IBM Watson to help create UK’s first ‘cognitive hospital’

Alder Hey Children’s Hospital in Liverpool will be the first to take advantage of IBM’s Artificial Intelligence platform Watson, creating an app for its patients.

Through a three-way collaboration between Alder Hey NHS Trust, IBM and the government’s Science and Technology Facilities Council (STFC), the app will have multiple functions, including reminders of appointments, the ability for patients to look into details of their treatment, and allowing them to provide consensual feedback.

The hospital hopes the app will result in a ‘cognitive’ hospital in that it will provide valuable insights in regards to patient anxieties and issues with care, allowing it to improve its services. The machine learning aspect of IBM Watson will allow the app to predict and respond to patient anxieties based on the nature of the questions asked.

Mr Iain Hennessey, paediatric surgeon and Director of Innovation at Alder Hey described the development as “an unprecedented opportunity for Alder Hey to pilot this groundbreaking technology and learn how to transform IT capability and working practices in healthcare, not just in the UK but across the world.”

He added: “Helping our patients and their families prepare properly for coming into hospital will really reduce their anxiety and could mean we can get them better and home faster.”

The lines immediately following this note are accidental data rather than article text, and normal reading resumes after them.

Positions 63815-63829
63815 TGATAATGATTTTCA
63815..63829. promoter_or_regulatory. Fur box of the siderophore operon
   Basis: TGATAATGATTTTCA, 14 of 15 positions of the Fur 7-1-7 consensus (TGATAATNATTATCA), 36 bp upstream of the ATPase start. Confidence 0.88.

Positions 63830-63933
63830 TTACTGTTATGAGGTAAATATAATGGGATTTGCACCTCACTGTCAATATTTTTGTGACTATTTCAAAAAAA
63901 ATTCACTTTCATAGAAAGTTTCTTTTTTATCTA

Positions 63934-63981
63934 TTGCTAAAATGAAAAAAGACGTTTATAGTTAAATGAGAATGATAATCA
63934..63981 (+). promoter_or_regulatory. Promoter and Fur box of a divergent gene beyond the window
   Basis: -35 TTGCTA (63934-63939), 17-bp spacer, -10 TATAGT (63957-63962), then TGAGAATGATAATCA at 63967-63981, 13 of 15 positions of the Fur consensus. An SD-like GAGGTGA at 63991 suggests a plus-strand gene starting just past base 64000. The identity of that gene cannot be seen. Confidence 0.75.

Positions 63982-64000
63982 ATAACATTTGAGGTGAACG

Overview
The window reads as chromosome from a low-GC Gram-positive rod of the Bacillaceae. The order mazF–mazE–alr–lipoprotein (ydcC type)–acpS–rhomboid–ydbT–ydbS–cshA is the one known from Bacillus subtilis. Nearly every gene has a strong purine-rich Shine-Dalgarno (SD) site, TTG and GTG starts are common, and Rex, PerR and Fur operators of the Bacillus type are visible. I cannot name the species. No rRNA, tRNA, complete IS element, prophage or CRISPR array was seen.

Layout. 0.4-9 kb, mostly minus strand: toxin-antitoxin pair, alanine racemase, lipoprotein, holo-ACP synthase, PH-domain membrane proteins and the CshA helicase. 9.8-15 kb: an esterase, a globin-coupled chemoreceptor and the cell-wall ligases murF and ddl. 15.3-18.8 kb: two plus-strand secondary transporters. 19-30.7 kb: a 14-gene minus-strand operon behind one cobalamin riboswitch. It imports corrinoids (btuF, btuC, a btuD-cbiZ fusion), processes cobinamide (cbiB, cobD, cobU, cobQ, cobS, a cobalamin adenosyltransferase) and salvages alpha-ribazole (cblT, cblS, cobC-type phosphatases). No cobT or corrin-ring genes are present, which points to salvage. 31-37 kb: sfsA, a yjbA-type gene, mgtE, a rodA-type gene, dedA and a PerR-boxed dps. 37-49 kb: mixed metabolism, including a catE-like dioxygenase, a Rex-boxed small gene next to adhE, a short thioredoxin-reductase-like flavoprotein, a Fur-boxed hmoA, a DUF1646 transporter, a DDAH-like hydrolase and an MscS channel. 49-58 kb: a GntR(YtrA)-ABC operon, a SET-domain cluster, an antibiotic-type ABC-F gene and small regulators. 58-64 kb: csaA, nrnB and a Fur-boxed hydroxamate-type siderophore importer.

The project is part of a wider ‘big data’ research collaboration between IBM and STFC Hartree worth £315 million, £200 million of which has been contributed by IBM and the remainder by the government.

The app will be available on smartphone and computer platforms, and if proven effective, could be rolled out across the entire NHS.

Universities and Science Minister Jo Johnson said: “The healthcare sector is undergoing tremendous development right now, driven by data, digital technologies and cognitive computing. This unique collaboration showcases the UK’s role at the forefront of science, innovation and healthcare, and will make a real difference to the care and experience of patients and clinicians in Alder Hey Children’s Hospital.”

The extent to which Watson can be applied in healthcare is seemingly endless, the company having recently announced a collaboration with Valeant to produce a cataract surgery app. In some hospitals, the Watson system is already used to help doctors decide on diagnostic and treatment decisions.

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